Javy Baez led off the fourth showing off his amazing bat-speed.  While it only resulted in a single to left, when this kid times up a pitch, the defender doesn't have much reaction time.  With an out, Snappers SS Tyler Grimes started a nifty 6-4-3 DP.  Baez tried to wipe out the second baseman, but the home squad turned two very well.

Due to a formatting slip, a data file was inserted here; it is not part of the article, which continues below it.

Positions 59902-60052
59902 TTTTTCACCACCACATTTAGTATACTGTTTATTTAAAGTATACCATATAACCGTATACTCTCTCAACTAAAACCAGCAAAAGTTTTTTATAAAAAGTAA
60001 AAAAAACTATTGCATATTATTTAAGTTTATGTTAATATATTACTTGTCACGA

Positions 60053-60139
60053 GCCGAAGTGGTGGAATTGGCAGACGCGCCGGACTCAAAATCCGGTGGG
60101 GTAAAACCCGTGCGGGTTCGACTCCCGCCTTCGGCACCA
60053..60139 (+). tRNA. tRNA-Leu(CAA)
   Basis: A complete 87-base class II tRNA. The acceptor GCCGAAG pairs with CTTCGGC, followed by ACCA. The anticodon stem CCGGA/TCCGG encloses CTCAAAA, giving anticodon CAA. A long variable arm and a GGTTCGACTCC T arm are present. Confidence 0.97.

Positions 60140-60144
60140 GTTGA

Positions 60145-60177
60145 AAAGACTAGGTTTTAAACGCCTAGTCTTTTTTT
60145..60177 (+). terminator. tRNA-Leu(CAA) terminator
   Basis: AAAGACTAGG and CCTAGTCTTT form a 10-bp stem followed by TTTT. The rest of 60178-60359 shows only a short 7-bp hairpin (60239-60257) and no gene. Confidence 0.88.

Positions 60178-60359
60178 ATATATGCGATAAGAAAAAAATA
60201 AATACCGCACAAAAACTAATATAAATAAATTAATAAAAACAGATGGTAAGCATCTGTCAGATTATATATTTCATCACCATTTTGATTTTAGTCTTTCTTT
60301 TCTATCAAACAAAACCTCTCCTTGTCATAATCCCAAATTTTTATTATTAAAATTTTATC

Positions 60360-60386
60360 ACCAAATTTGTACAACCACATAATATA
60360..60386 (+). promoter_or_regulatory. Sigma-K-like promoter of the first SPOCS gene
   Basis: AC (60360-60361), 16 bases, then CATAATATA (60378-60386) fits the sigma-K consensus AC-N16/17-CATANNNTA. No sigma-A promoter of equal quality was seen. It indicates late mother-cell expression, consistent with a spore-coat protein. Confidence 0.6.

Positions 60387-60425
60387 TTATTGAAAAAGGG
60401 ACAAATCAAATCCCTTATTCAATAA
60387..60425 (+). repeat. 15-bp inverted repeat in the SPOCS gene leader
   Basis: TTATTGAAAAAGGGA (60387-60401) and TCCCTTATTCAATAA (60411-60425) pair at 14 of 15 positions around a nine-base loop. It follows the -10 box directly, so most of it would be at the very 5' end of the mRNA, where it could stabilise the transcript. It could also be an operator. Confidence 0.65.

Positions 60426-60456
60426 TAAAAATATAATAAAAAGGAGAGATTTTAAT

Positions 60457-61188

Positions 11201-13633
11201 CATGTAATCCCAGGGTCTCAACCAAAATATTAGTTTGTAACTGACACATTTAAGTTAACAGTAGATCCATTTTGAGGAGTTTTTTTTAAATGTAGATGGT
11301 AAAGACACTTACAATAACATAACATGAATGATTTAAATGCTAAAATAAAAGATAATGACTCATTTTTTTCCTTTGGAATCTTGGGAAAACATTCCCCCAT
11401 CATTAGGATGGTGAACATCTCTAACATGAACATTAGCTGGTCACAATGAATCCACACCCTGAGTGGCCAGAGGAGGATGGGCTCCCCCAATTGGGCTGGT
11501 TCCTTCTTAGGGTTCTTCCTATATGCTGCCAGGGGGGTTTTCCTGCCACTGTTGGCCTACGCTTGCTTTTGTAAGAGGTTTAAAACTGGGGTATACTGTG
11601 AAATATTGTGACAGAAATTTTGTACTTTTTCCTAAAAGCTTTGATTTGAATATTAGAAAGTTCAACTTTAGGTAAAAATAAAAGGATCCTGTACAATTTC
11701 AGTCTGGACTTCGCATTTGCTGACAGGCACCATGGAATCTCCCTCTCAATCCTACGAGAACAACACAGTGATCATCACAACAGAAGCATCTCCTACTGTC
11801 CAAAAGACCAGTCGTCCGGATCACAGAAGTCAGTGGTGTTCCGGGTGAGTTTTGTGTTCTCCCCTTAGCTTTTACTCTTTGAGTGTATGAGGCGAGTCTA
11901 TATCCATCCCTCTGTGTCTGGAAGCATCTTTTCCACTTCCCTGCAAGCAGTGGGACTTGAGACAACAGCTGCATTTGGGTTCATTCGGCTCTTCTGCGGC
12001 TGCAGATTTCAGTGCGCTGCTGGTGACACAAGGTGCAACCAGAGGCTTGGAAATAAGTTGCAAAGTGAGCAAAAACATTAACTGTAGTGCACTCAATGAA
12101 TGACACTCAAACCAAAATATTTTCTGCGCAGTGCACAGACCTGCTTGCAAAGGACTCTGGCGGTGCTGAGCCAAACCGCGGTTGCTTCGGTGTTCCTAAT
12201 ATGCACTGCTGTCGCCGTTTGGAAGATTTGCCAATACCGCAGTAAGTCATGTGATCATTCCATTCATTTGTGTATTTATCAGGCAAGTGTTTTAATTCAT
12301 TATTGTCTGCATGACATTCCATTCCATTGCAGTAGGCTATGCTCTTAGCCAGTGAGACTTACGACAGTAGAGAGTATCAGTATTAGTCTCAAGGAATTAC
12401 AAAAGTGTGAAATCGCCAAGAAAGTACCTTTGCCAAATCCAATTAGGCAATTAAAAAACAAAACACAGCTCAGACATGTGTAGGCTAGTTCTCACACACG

Aaaaaah, the fourth inning.  After a leadoff walk, Lin hit  a grounder to third.  Dustin Geiger played it 'off to the side' instead of husting in front of it.  The resulting whiff had runners at second and third.  If Geiger had made the play, Lin probably would have legged it out, but there should have been one out/one on.  Infielder Adam Petterson's swinging bunt went to Geiger, who tried to peg the runner out at plate.  He shouldn't have bothered.  He might have gotten the batter at first, but Geiger's late and errant throw tied the game, sending the batter to second.  None out.  Two in.  No well-hit balls.  A Tyler Grimes double to center gave Beloit a lead they wouldn't relinquish.  Another infield hit (a squibber to third, with Geiger looking "You're kidding, right?") preceeded a strikeout and a sac fly.  With two outs, the inning was extended as Javier Baez misplayed a routine grounder before Geiger executed a 5-4 force.  Baez would also misplay routine grounders in the fifth and sixth.  Nothing to worry about, though.  He will eventually be good at easy grounders right at him.